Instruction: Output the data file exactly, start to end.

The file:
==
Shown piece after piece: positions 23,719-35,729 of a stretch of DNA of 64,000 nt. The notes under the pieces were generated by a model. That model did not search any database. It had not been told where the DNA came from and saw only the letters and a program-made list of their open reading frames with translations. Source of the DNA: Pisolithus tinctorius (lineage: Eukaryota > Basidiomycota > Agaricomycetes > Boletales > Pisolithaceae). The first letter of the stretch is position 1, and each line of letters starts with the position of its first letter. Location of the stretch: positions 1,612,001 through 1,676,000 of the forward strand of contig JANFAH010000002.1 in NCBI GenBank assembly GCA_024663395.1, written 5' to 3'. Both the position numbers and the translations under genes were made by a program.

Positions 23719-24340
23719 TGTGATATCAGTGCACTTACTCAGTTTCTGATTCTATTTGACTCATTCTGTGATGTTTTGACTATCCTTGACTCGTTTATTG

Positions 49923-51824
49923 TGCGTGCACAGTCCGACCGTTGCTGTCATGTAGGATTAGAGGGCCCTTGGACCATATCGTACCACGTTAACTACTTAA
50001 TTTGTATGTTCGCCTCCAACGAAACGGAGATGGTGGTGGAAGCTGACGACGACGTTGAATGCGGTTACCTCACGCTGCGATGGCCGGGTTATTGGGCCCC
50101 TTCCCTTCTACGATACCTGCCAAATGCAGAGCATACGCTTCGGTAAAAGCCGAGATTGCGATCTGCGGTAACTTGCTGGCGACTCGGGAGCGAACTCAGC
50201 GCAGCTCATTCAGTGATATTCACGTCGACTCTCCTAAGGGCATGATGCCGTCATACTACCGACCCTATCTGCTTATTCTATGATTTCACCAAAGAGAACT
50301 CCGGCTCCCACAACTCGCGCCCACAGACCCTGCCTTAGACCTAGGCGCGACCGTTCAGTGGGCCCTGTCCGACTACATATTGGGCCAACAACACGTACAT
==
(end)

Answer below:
Shown piece after piece: positions 23,719-35,729 of a stretch of DNA of 64,000 nt. The notes under the pieces were generated by a model. That model did not search any database. It had not been told where the DNA came from and saw only the letters and a program-made list of their open reading frames with translations. Source of the DNA: Pisolithus tinctorius (lineage: Eukaryota > Basidiomycota > Agaricomycetes > Boletales > Pisolithaceae). The first letter of the stretch is position 1, and each line of letters starts with the position of its first letter. Location of the stretch: positions 1,612,001 through 1,676,000 of the forward strand of contig JANFAH010000002.1 in NCBI GenBank assembly GCA_024663395.1, written 5' to 3'. Both the position numbers and the translations under genes were made by a program.

Positions 23719-24340
23719 TGTGATATCAGTGCACTTACTCAGTTTCTGATTCTATTTGACTCATTCTGTGATGTTTTGACTATCCTTGACTCGTTTATTG

Positions 49923-51824
49923 TGCGTGCACAGTCCGACCGTTGCTGTCATGTAGGATTAGAGGGCCCTTGGACCATATCGTACCACGTTAACTACTTAA
50001 TTTGTATGTTCGCCTCCAACGAAACGGAGATGGTGGTGGAAGCTGACGACGACGTTGAATGCGGTTACCTCACGCTGCGATGGCCGGGTTATTGGGCCCC
50101 TTCCCTTCTACGATACCTGCCAAATGCAGAGCATACGCTTCGGTAAAAGCCGAGATTGCGATCTGCGGTAACTTGCTGGCGACTCGGGAGCGAACTCAGC
50201 GCAGCTCATTCAGTGATATTCACGTCGACTCTCCTAAGGGCATGATGCCGTCATACTACCGACCCTATCTGCTTATTCTATGATTTCACCAAAGAGAACT
50301 CCGGCTCCCACAACTCGCGCCCACAGACCCTGCCTTAGACCTAGGCGCGACCGTTCAGTGGGCCCTGTCCGACTACATATTGGGCCAACAACACGTACAT